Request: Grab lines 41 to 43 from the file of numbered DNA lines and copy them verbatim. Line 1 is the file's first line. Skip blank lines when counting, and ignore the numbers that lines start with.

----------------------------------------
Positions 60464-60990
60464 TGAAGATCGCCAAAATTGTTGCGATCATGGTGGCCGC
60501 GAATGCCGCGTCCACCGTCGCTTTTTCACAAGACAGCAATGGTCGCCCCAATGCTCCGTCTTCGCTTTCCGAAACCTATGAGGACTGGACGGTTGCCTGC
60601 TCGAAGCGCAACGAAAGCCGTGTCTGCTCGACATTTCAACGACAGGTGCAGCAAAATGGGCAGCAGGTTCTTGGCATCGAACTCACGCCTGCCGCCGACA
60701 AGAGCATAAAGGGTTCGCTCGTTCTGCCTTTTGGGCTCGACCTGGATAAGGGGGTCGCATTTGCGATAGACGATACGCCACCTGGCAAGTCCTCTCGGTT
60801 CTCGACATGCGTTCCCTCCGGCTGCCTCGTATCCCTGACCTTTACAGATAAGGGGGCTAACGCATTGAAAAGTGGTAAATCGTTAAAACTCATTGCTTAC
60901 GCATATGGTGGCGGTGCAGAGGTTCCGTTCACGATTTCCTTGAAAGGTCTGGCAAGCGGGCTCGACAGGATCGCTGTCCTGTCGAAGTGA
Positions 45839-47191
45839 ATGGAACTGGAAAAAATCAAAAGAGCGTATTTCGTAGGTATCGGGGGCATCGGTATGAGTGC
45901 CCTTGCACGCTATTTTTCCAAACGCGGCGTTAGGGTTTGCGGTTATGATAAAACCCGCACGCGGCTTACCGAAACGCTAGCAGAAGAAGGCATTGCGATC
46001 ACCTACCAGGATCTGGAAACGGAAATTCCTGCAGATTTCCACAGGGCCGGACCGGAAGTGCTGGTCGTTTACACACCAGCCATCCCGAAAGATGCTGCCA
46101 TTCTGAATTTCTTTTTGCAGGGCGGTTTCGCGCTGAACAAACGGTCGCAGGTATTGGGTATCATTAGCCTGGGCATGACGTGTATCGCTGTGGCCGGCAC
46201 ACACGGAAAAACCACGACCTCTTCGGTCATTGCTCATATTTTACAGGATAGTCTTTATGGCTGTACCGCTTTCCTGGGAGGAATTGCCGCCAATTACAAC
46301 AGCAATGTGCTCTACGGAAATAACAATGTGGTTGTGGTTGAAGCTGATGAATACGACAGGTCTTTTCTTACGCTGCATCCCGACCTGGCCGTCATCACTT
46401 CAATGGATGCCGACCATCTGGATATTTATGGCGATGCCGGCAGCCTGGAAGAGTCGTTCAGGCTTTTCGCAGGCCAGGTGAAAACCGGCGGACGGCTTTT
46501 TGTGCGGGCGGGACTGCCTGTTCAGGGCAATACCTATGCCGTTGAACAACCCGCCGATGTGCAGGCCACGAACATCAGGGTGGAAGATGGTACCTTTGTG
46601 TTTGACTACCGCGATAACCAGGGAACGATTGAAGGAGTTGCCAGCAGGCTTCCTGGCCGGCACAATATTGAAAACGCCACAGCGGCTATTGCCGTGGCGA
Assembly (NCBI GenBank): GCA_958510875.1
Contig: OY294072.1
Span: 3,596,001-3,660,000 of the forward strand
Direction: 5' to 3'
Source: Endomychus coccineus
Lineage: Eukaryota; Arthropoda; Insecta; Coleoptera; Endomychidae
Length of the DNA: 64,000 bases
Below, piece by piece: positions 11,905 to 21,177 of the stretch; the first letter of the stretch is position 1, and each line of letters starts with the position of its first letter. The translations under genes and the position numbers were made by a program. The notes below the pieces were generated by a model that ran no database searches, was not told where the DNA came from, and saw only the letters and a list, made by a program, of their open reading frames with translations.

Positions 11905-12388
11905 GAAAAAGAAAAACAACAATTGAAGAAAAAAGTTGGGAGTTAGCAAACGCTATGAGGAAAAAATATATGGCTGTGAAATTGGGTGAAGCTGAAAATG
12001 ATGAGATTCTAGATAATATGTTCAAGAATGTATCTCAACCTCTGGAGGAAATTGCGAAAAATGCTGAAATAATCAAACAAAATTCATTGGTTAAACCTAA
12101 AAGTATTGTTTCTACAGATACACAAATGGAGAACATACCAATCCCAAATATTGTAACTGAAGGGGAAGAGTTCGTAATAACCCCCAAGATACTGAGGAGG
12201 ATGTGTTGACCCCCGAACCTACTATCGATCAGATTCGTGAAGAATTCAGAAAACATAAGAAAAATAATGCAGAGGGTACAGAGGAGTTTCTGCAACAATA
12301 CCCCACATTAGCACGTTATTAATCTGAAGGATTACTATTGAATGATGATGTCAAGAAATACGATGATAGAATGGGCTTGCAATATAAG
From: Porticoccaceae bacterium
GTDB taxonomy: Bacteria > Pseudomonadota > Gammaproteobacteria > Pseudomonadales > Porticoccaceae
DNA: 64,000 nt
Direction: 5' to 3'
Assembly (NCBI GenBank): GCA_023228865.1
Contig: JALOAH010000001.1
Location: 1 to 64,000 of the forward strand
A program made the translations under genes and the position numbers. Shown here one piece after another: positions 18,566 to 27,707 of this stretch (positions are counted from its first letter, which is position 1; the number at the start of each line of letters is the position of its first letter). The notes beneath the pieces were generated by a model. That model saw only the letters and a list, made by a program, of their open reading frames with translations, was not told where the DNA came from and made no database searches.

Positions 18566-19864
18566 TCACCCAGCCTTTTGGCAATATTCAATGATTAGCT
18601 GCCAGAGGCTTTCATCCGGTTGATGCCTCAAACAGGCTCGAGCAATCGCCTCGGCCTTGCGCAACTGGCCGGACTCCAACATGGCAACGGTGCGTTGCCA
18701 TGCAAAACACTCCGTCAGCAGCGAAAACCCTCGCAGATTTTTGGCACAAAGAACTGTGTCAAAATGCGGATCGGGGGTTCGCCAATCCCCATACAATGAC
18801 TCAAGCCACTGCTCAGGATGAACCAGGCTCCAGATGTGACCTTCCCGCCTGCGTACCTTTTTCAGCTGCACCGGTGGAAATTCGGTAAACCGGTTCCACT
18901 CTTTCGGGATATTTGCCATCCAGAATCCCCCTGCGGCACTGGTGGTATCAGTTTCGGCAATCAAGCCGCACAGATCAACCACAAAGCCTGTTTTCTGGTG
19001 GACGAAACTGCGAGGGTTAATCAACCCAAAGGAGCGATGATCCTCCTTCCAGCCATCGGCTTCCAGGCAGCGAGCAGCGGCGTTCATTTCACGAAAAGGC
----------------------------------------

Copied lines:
18566 TCACCCAGCCTTTTGGCAATATTCAATGATTAGCT
18601 GCCAGAGGCTTTCATCCGGTTGATGCCTCAAACAGGCTCGAGCAATCGCCTCGGCCTTGCGCAACTGGCCGGACTCCAACATGGCAACGGTGCGTTGCCA
18701 TGCAAAACACTCCGTCAGCAGCGAAAACCCTCGCAGATTTTTGGCACAAAGAACTGTGTCAAAATGCGGATCGGGGGTTCGCCAATCCCCATACAATGAC